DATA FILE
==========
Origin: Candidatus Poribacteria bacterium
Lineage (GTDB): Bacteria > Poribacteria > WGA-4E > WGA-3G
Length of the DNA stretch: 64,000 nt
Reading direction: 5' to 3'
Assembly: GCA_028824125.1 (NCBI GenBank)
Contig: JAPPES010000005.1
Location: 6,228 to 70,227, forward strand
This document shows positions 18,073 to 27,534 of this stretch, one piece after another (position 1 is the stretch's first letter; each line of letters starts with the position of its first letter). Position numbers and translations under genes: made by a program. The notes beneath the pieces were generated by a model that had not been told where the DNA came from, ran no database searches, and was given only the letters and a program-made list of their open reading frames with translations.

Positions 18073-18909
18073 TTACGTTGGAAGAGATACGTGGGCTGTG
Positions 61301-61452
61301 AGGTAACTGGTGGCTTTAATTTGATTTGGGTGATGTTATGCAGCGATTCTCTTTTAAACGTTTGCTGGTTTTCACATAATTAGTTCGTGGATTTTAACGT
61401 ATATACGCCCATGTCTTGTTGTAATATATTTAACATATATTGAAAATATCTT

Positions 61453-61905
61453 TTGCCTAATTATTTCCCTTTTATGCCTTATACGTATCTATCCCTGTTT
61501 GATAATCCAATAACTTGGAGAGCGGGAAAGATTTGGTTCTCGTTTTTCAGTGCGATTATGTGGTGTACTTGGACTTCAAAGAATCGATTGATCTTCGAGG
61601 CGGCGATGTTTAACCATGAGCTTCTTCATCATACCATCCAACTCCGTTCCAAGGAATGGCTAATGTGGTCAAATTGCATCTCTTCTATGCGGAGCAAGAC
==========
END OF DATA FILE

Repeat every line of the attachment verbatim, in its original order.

Origin: Candidatus Poribacteria bacterium
Lineage (GTDB): Bacteria > Poribacteria > WGA-4E > WGA-3G
Length of the DNA stretch: 64,000 nt
Reading direction: 5' to 3'
Assembly: GCA_028824125.1 (NCBI GenBank)
Contig: JAPPES010000005.1
Location: 6,228 to 70,227, forward strand
This document shows positions 18,073 to 27,534 of this stretch, one piece after another (position 1 is the stretch's first letter; each line of letters starts with the position of its first letter). Position numbers and translations under genes: made by a program. The notes beneath the pieces were generated by a model that had not been told where the DNA came from, ran no database searches, and was given only the letters and a program-made list of their open reading frames with translations.

Positions 18073-18909
18073 TTACGTTGGAAGAGATACGTGGGCTGTG
Positions 61301-61452
61301 AGGTAACTGGTGGCTTTAATTTGATTTGGGTGATGTTATGCAGCGATTCTCTTTTAAACGTTTGCTGGTTTTCACATAATTAGTTCGTGGATTTTAACGT
61401 ATATACGCCCATGTCTTGTTGTAATATATTTAACATATATTGAAAATATCTT

Positions 61453-61905
61453 TTGCCTAATTATTTCCCTTTTATGCCTTATACGTATCTATCCCTGTTT
61501 GATAATCCAATAACTTGGAGAGCGGGAAAGATTTGGTTCTCGTTTTTCAGTGCGATTATGTGGTGTACTTGGACTTCAAAGAATCGATTGATCTTCGAGG
61601 CGGCGATGTTTAACCATGAGCTTCTTCATCATACCATCCAACTCCGTTCCAAGGAATGGCTAATGTGGTCAAATTGCATCTCTTCTATGCGGAGCAAGAC